Gayatri Chakravorty Spivak

Gayatri Chakravorty Spivak

Gayatri Chakravorty Spivak

Gayatri Chakravorty Spivak

Synopsis

Gayatri Chakravorty Spivak offers an overtly political challenge to the way we think about literature and culture. As she highlights the many legacies of colonialism, she re-defines the ethical horizons of contemporary critical thought. This volume focuses on her key theoretical concepts, intellectual context and critical reception, providing an accessible introduction to one of the most important thinkers of our time. Stephen Morton introduces Spivak's crucial work through an analysis of such issues as: * methodology and Spivak's 'difficult' style * deconstructive strategies * third world women, the concept of the 'subaltern' and the critique of western feminism * re-reading Marx for the global capitalist era * Spivak's contribution to colonial discourse studies and postcolonial theory. Having examined the ways in which Spivak has transformed contemporary cultural theory, and in particular feminist and postcolonial thought, Morton concludes with a guide to reading Spivak's work and that of her critics. Essential for students of literature or cultural studies, this volume is the ideal companion for a first encounter with Spivak's remarkable texts.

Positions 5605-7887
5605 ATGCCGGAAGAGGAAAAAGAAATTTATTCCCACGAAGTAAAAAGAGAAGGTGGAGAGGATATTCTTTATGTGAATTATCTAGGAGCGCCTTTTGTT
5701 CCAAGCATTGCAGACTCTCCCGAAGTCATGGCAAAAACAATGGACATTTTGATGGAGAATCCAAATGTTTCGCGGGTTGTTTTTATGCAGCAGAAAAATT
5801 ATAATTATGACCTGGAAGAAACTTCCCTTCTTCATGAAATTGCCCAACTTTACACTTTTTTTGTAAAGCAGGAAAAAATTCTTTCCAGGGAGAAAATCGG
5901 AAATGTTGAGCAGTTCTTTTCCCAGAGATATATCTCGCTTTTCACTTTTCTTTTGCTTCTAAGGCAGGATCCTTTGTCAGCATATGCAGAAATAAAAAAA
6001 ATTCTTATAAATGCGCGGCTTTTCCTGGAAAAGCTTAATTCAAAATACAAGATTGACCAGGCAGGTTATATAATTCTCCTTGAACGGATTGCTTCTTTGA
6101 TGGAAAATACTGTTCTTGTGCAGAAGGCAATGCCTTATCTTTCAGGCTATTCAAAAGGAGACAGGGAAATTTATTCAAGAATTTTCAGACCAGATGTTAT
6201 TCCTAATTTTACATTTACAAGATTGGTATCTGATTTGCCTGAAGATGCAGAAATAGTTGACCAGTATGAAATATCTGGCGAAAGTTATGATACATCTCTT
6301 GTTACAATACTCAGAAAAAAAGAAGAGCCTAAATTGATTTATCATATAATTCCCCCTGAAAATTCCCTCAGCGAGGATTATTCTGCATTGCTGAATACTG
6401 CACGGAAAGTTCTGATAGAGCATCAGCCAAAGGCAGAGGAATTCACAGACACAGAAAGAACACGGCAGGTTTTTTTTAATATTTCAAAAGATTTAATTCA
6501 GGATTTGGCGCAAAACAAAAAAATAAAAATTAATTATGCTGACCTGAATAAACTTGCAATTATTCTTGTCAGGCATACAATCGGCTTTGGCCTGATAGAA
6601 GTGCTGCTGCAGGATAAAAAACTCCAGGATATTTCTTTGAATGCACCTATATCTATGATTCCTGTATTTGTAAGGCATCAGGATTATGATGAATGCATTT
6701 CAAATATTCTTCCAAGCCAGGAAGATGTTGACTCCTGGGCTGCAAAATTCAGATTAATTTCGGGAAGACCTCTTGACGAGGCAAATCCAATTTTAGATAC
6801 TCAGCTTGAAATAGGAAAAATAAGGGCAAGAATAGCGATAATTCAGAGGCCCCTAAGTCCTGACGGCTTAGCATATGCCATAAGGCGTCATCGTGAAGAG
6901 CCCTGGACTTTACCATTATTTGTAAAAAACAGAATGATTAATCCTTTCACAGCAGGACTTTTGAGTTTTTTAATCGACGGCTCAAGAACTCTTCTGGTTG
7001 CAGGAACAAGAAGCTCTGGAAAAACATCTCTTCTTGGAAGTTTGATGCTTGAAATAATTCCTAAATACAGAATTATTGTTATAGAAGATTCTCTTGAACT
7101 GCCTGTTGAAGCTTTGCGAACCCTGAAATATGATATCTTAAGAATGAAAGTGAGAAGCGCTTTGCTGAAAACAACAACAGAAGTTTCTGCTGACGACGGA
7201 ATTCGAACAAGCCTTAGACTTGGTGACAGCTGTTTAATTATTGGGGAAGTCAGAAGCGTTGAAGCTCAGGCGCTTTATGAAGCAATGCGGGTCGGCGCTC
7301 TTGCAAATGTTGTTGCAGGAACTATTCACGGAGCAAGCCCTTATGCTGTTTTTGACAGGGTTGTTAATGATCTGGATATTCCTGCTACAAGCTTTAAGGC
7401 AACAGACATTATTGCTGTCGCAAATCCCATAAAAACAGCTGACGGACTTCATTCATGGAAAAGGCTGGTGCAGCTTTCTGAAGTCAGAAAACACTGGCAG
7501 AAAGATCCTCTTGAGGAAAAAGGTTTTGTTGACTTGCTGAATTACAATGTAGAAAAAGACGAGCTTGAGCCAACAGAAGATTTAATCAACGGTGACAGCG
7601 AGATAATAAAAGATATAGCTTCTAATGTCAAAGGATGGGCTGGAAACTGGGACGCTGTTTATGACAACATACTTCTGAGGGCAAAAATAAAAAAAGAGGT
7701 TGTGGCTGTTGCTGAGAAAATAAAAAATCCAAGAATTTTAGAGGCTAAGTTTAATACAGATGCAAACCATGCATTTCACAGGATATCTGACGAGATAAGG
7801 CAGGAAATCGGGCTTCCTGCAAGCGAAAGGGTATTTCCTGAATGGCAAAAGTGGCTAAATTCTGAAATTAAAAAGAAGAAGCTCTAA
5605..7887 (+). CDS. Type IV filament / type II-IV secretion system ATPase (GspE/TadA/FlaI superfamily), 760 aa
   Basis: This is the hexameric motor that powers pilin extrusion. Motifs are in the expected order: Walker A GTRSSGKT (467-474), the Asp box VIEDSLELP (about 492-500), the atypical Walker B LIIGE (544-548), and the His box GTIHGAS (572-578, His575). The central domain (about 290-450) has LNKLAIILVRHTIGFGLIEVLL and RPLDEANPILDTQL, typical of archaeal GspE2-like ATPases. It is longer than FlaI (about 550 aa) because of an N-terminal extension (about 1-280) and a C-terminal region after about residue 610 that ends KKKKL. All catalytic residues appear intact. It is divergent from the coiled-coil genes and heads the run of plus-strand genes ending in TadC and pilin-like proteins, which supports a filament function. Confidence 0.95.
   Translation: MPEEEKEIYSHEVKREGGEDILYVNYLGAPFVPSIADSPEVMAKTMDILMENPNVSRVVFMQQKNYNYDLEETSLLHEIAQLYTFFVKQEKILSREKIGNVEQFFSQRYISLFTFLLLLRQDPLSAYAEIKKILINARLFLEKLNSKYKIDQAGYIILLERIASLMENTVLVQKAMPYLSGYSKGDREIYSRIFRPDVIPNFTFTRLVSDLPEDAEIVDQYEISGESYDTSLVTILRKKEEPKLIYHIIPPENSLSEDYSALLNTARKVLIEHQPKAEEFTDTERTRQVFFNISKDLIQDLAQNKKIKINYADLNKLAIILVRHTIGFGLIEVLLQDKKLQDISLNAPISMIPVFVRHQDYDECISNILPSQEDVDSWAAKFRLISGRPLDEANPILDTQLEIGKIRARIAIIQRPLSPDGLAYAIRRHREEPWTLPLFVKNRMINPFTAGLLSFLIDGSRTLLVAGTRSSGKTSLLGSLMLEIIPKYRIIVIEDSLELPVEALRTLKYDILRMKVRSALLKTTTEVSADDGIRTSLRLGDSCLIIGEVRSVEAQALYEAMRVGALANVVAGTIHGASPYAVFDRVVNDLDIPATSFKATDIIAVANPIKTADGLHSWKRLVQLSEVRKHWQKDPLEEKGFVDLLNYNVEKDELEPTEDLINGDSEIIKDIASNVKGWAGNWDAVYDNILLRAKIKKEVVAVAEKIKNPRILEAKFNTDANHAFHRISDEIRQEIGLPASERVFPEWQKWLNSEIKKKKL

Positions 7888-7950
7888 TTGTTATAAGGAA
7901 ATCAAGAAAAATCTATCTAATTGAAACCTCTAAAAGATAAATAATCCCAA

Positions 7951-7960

Excerpt

The books in this series offer introductions to major critical thinkers who have influenced literary studies and the humanities. The Routledge Critical Thinkers series provides the books you can turn to first when a new name or concept appears in your studies.

Each book will equip you to approach a key thinker's original texts by explaining her or his key ideas, putting them into context and, perhaps most importantly, showing you why this thinker is considered to be significant. The emphasis is on concise, clearly written guides which do not presuppose a specialist knowledge. Although the focus is on particular figures, the series stresses that no critical thinker ever existed in a vacuum but, instead, emerged from a broader intellectual, cultural and social history. Finally, these books will act as a bridge between you and the thinker's original texts: not replacing them but rather complementing what she or he wrote.

These books are necessary for a number of reasons. In his 1997 autobiography, Not Entitled, the literary critic Frank Kermode wrote of a time in the 1960s:

On beautiful summer lawns, young people lay together all night, recovering from their daytime exertions and listening to a troupe of Balinese musicians. Under their blankets or their sleeping bags, they would chat drowsily about the gurus of the time… What they repeated was largely hearsay; hence my . . .

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